Invited by Mayor, Justice Department to Probe Cleveland PD


The U.S. Justice Department today announced a civil-rights investigation into possible misconduct by Cleveland police, reports the city’s Plain Dealer. The sweeping probe will examine the police department’s policies and practices and will specifically explore whether officers routinely use excessive force. U.S. Assistant Attorney General Thomas Perez said, “This work is not easy, but this independent review is critical to ensuring and preserving trust between a police department and the community it serves.”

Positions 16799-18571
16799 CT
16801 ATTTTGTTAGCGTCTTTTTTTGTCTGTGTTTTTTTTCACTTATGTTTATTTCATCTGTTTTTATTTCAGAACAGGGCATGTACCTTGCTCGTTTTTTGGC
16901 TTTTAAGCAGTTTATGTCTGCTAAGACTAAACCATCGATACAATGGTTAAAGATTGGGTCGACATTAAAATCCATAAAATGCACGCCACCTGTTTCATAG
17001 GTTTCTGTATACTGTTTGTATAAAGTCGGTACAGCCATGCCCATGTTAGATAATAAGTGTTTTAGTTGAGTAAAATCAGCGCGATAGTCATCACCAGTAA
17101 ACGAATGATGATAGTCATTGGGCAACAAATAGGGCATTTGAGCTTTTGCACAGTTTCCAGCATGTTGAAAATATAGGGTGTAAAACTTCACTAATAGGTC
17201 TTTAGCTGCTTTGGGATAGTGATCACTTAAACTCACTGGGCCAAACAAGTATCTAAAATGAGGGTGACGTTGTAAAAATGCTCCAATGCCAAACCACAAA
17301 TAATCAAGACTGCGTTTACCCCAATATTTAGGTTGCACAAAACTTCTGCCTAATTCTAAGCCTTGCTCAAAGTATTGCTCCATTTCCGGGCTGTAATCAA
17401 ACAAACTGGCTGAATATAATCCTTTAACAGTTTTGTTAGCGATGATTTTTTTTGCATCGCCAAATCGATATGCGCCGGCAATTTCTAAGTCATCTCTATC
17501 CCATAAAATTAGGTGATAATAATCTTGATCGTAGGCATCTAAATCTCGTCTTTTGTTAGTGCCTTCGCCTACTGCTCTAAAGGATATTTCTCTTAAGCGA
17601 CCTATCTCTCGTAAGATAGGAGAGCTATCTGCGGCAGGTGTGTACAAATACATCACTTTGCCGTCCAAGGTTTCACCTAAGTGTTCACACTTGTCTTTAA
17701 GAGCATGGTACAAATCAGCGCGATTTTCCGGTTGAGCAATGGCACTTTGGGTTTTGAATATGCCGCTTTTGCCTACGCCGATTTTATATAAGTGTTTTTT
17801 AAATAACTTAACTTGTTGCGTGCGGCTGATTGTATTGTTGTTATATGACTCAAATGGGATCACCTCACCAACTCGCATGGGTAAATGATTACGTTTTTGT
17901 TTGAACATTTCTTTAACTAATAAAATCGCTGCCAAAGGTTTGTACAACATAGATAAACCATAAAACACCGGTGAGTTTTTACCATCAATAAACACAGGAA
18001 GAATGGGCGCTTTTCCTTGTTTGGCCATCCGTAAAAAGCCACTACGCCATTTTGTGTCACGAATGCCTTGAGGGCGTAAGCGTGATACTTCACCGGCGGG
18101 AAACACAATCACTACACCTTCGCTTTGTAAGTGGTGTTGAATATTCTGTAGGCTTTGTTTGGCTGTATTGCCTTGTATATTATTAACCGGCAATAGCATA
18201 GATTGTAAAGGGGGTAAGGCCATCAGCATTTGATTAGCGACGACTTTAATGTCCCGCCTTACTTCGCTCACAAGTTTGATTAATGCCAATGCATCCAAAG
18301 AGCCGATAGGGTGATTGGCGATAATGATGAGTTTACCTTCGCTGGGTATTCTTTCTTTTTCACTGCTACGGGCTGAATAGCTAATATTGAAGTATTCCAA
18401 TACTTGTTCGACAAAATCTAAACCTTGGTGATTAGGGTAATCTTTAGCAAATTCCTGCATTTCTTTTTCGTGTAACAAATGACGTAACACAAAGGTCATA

Cleveland Mayor Frank Jackson said he welcomed the inquiry. Such investigations typically take 12 to 18 months and often result in an agreement, or consent decree, that calls for a federal judge to oversee efforts by a department to reform its ways. Jackson requested the review in December, following a controversial police chase in which a third of the city’s police force participated without seeking permission and which ended with a barrage of police gunfire that killed two people. Last month, Ohio Attorney General Mike DeWine called that November night a “systemic failure” of the police department. Cuyahoga County Prosecutor Timothy J. McGinty is expected to present the case to a grand jury.

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